Any idiot can be governor.
I'm not saying Republican Governor-elect Paul LePage is such an idiot. But if it turns out he is, it's comforting to know that it won't make much difference. There are people already in place in Augusta who are qualified to handle the operation of state government until LePage either figures it out or gets bounced from office in 2014.
They're veteran GOP legislators.
They know how the system operates. They understand the pitfalls that await State House newbies. They can make even an idiot in the Blaine House look good. Or, at least, adequate.
But they don't necessarily have to.
If LePage listens to key legislators in his party, treats them with respect, and follows through on their advice, he can probably accomplish much of his agenda of reducing spending and lowering taxes. On the other hand, if he ignores them, denigrates them, or attempts to bluster his way through conflicts he doesn't understand (in other words, if he acts like the late independent governor Jim Longley), he's in for an unproductive four-year term and a rapid return to obscurity.
To date, LePage has relied on his average-guy persona, blunt comments, and a marked indifference to the finer points of complex policy matters to win over the Tea Partiers and other disaffected yokels with lots of complaints about government, but no clue how to address them. Now, he needs to get real.
In order to pass even the most routine legislation, the new governor will have to learn to interact with experienced politicians. These pols come equipped with sizable egos and agendas of their own, agendas that may not match up with LePage's.
Republican stalwarts such as state senators Kevin Raye and Richard Rosen (respectively, the next Senate president and chair of the Appropriations Committee) know that it's one thing to promise a smaller state government and another to explain to their constituents why there's no longer a motor vehicles office or an agricultural extension service representative in their district. Cutting state services is as much an exercise in political pragmatism as finances.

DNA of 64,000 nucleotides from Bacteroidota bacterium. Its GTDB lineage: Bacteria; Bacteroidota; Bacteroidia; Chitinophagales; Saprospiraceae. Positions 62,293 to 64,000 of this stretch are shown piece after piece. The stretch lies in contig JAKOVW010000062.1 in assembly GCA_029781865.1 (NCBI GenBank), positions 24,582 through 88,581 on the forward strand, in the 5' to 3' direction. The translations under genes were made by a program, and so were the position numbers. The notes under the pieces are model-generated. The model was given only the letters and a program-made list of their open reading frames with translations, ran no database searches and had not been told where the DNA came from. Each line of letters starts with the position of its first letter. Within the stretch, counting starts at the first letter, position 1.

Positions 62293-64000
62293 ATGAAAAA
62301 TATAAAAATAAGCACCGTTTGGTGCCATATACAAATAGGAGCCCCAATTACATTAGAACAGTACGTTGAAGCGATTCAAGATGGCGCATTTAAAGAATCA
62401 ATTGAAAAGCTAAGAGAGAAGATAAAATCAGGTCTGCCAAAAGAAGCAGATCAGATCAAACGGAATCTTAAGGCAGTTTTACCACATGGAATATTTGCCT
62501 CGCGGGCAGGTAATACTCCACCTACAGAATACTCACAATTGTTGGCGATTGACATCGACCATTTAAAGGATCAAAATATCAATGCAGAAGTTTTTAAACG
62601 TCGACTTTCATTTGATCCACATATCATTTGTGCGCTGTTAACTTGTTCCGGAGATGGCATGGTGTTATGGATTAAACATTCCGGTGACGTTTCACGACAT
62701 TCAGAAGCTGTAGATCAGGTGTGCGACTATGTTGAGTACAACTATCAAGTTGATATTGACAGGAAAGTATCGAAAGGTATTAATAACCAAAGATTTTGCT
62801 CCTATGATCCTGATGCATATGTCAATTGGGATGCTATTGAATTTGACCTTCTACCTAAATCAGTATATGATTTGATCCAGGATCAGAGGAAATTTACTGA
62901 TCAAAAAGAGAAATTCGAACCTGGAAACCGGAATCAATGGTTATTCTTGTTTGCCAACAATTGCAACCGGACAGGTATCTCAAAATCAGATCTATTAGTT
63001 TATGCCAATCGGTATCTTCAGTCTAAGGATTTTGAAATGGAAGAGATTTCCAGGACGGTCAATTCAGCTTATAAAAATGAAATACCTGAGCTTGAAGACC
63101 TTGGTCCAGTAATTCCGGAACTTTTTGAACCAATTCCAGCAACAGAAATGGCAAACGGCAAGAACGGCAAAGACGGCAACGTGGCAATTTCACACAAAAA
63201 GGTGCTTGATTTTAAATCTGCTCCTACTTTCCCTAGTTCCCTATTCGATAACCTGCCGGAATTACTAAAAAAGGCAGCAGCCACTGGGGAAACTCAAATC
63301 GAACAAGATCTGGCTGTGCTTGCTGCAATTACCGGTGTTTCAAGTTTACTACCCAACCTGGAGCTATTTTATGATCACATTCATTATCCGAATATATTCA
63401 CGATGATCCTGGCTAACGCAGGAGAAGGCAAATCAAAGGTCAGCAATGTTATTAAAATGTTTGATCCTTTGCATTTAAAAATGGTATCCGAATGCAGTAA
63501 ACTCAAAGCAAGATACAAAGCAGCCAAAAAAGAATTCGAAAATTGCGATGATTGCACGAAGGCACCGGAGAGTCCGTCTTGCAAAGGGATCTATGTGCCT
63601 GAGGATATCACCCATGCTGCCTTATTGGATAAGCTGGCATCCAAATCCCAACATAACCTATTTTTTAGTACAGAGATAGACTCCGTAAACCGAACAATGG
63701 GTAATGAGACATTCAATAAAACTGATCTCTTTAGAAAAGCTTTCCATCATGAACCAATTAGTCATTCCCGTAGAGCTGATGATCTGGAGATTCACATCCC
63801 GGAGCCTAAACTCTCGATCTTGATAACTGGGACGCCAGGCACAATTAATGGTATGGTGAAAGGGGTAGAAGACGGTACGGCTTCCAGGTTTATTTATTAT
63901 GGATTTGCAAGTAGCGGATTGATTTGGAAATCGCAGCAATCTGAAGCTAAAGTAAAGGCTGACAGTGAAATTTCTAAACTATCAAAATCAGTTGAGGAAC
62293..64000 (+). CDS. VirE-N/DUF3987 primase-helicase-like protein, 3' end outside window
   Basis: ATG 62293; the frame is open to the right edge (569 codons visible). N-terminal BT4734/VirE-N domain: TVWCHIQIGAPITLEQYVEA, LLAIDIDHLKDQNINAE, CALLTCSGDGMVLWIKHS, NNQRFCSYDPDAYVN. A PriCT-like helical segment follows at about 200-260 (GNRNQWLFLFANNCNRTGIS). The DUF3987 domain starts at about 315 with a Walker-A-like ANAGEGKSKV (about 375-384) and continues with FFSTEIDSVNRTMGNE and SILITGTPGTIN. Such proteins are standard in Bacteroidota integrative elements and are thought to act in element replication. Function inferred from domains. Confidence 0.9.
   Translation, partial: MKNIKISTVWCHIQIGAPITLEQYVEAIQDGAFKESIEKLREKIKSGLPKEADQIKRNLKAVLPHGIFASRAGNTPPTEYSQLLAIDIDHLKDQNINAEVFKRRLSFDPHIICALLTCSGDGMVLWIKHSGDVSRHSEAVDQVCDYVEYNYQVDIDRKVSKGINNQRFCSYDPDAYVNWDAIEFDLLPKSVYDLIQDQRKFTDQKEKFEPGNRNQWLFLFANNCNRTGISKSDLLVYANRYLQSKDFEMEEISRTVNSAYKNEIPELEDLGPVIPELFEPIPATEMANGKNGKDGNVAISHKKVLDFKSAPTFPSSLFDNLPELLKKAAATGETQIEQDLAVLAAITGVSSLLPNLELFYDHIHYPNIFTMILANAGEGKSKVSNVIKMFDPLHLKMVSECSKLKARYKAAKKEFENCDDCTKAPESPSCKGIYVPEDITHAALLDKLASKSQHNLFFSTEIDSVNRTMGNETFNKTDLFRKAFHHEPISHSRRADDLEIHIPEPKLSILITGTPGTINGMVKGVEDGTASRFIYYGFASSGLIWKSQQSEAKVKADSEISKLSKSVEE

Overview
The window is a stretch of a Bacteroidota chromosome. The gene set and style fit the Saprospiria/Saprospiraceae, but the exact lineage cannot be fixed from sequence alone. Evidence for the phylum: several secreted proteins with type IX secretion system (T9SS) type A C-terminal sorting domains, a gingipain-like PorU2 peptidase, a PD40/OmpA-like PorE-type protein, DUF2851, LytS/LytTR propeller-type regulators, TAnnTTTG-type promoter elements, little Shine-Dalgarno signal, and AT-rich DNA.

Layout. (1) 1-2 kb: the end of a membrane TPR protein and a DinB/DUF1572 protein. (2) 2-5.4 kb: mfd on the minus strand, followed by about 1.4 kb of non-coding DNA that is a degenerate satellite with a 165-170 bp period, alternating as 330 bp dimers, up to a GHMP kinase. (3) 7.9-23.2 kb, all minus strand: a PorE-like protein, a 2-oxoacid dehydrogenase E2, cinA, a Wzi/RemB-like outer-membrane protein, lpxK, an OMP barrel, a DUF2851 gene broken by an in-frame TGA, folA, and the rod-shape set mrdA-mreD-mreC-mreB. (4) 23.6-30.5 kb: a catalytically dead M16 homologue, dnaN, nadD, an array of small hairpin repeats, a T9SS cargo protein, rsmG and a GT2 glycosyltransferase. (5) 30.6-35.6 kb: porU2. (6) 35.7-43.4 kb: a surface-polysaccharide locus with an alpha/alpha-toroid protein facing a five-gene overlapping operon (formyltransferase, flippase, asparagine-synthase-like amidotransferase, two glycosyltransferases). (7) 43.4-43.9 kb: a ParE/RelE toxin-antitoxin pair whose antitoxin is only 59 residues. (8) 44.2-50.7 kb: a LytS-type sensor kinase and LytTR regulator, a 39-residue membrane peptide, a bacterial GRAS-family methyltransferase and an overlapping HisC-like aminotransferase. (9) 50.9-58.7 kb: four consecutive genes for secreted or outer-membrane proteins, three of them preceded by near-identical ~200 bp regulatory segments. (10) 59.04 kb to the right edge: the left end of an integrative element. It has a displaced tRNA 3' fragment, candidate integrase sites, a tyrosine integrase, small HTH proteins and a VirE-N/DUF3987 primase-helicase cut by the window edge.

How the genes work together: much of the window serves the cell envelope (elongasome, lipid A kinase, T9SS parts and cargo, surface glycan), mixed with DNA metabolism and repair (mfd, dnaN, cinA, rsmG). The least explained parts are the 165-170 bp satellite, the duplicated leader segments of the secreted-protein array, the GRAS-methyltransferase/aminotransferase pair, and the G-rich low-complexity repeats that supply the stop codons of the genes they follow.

Longtime GOP legislators such as state representatives Paul Davis or Robert Nutting (top contenders to be the new speaker of the House) understand that passing bills takes more than motivating the majority party. It also requires fending off the likes of Democratic state Representative John Martin and his mastery of procedural maneuvers that can turn any bill into roadkill.
This ain't Waterville City Hall, where LePage claims he learned all about politics. This is a bigger stage, with more adept actors and a lot more stage directions.
Several people familiar with LePage's thinking have expressed some alarm at his naïve belief that Republicans in the House and Senate will do what he tells them, which — if he had his way — would be to sit down, shut up, and vote the way he tells them. Unfortunately for the newly elected governor, life in the State House doesn't work that way.
Regardless of party affiliation, legislators generally take seriously the constitutional checks and balances among the three branches of government. In practical terms, that means GOP legislators expect to be courted before they'll support the plans put forth by any governor, even one of their own party. If LePage attempts to issue marching orders, he'll find himself ignored.